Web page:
Last night in Faulkner County, Deputy Secretary of State Alice Stewart spoke to a local Tea Party group about the just-completed legislative session and about her view of the rise of the Tea Party. The Log Cabin Democrat has the story, and I am sure the entire talk was riveting, what with her references to Mike Huckabee and all, but two specific things jumped out at me while reading the account.
First and foremost was this little nugget (emphasis added):
She spoke mostly about the recently ended legislative session and praised Baker and “the Meeks brothers,” Stephen and David, who were “forces to be reckoned with at the Capitol.”
No, seriously, what the hell is Stewart talking about? How are the Meeks brothers “forces to be reckoned with” when none — as in “NOT A SINGLE ONE” — of the whopping eight total bills on which either of these guys was primary sponsor got passed.
I mean, despite running on how he was going to protect Arkansas from the evils of the federal Affordable Care Act, neither the blatantly unconstitutional HB1053 “Freedom of Choice in Health Care” bill proposed by David, nor his equally asinine HB1983 “HealthCare Freedom of Conscience” bill got anywhere. Likewise, Stephen was such a force of nothing that he couldn’t even get HB1711 “The Arkansas Nighttime Environment Protection Act,” a bill that Democrats should theoretically have embraced, passed.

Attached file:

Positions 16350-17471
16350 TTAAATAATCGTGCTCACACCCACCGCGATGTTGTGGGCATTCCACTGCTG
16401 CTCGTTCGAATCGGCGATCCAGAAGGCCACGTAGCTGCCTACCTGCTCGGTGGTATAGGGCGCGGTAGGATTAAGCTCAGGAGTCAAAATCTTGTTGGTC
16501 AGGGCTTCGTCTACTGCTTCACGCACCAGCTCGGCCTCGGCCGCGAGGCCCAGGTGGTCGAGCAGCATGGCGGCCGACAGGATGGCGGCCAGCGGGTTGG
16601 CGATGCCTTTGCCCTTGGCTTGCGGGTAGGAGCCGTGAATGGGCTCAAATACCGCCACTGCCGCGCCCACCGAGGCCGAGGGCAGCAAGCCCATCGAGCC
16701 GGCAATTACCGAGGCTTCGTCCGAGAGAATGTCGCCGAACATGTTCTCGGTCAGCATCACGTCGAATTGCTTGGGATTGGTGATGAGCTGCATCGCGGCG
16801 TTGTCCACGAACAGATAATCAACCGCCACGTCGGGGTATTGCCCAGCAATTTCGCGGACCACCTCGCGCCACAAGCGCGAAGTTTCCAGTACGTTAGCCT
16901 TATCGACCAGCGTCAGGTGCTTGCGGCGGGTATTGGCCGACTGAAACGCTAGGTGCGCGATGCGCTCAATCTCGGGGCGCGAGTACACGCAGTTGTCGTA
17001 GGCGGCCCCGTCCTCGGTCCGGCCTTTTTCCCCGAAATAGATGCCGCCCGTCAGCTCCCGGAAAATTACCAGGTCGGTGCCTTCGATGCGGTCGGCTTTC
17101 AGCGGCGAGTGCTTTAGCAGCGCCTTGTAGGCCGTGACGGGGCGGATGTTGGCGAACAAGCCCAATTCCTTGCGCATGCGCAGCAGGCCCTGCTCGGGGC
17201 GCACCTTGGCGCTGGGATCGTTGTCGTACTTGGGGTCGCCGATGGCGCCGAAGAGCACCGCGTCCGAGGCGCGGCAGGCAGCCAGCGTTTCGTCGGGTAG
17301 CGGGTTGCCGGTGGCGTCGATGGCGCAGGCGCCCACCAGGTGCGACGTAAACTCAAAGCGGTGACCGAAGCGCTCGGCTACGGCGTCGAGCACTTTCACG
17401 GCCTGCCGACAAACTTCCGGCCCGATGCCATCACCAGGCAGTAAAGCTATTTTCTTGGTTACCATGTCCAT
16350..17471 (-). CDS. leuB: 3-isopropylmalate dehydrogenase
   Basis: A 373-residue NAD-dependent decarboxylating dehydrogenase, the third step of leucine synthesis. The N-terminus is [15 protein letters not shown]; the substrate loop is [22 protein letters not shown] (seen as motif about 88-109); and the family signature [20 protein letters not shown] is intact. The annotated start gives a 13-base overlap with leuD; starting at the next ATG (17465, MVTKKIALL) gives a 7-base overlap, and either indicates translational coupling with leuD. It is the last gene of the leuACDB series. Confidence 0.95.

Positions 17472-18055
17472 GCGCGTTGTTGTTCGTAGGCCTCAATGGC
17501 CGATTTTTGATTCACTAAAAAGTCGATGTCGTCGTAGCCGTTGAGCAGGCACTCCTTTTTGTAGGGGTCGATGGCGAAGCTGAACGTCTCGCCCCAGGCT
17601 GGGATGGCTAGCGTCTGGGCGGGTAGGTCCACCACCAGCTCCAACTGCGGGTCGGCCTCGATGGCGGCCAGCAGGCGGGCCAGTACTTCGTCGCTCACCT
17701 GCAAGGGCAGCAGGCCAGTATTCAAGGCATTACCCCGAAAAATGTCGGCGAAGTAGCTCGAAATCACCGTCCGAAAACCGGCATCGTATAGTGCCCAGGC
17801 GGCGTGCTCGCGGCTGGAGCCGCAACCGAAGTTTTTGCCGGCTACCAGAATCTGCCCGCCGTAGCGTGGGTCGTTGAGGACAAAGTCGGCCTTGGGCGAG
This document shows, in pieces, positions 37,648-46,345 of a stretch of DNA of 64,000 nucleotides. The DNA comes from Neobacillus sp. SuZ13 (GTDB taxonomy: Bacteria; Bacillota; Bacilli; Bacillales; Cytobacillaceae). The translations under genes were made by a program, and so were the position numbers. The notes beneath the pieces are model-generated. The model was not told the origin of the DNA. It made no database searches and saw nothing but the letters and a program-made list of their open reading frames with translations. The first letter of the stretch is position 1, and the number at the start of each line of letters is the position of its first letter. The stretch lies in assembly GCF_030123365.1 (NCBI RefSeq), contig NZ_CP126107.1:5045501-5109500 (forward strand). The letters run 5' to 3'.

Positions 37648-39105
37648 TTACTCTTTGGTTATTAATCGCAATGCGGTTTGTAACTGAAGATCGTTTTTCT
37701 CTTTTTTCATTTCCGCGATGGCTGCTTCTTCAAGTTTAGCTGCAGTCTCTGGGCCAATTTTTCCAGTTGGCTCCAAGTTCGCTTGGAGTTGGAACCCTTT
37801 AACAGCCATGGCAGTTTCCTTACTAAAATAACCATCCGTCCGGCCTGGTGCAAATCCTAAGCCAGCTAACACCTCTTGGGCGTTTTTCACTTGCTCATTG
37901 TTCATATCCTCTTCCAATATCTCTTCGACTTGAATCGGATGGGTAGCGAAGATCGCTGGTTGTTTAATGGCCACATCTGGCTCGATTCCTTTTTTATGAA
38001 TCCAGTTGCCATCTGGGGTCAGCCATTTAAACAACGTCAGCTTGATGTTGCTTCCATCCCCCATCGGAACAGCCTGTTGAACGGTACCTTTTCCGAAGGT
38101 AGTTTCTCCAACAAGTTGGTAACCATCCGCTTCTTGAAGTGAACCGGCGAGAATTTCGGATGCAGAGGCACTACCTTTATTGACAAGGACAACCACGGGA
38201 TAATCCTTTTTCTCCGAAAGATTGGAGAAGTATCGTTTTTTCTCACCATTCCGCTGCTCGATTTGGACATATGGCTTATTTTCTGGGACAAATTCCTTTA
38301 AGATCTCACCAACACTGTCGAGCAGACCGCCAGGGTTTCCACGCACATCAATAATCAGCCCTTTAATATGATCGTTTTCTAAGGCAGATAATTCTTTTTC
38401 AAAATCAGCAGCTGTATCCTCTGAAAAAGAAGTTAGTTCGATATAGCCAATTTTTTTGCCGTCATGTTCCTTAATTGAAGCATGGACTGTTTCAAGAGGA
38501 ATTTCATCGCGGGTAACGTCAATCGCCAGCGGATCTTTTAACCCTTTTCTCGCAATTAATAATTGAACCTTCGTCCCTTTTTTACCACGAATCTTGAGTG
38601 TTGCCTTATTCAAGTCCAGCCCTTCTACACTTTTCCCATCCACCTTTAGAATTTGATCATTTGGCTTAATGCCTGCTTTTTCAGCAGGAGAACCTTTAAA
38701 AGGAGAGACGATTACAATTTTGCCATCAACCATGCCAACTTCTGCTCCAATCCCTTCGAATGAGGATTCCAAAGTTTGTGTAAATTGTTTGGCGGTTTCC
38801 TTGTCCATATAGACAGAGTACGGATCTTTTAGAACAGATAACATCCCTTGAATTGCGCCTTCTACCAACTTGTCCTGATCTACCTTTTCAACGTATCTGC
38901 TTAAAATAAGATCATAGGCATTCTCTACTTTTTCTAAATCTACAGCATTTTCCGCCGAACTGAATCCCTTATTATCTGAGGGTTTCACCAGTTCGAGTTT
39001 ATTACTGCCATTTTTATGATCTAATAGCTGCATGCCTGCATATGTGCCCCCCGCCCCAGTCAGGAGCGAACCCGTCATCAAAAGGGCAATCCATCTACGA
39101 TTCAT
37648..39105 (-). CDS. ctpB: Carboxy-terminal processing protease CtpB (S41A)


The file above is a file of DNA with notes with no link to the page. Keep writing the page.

Oh, let us also not forget that these two “forces” were vocal proponents of the unconstitutional HB1002 “Capital Gains Reduction Act” (failed), of SB113 to prohibit abortion coverage except through a separate policy rider (failed), of SB709 “Healthcare Accountability Act” (failed), and of HB1387 to reduce the income tax rates (failed).
Conversely, they vocally opposed SB359 to maintain certain flouride levels in the public water (passed) and SB892 to strengthen Arkansas’s anti-bullying laws (passed), among many others. In fact, looking through their records for this session, about the only thing of consequence that they co-sponsored that got through were the appropriations bills.
If they are “forces to be reckoned with,” then someone like Rep. John Edwards (D-38, Little Rock), who actually sponsors and co-sponsors bills that become laws, is a one-man juggernaut of law-passing amazingness.
The second pearl of wisdom from Ms. Stewart that caught my eye was:
Reapportionment looms, she said.
“It is critical for the Tea Party to have input in how the (state legislative) lines are drawn so your representative has a chance to be re-elected,” Stewart said.
This is particularly hilarious, in that ironic way that Mark Martin and his staff tend to be, coming on the heels of yesterday’s GOP press release about how “The Board of Apportionment has an opportunity to prove to the people of Arkansas that the redistricting process can be fair,” and “The people of this state deserve Board members willing to reject partisan games and stand up for common sense.”
It’s important to note the disconnect here: the Secretary of State’s office apparently interpreted the GOP statement to mean that Democrats should not be partisan in redistricting, but people who kowtow to the Tea Party should try to make sure that the map protects incumbent Tea Party candidates.
After seeing how anything that wasn’t strongly pro-Republican was labeled “partisan gerrymandering” during the Congressional redistricting, would you really expect someone as partisan as Mark Martin to take any other position?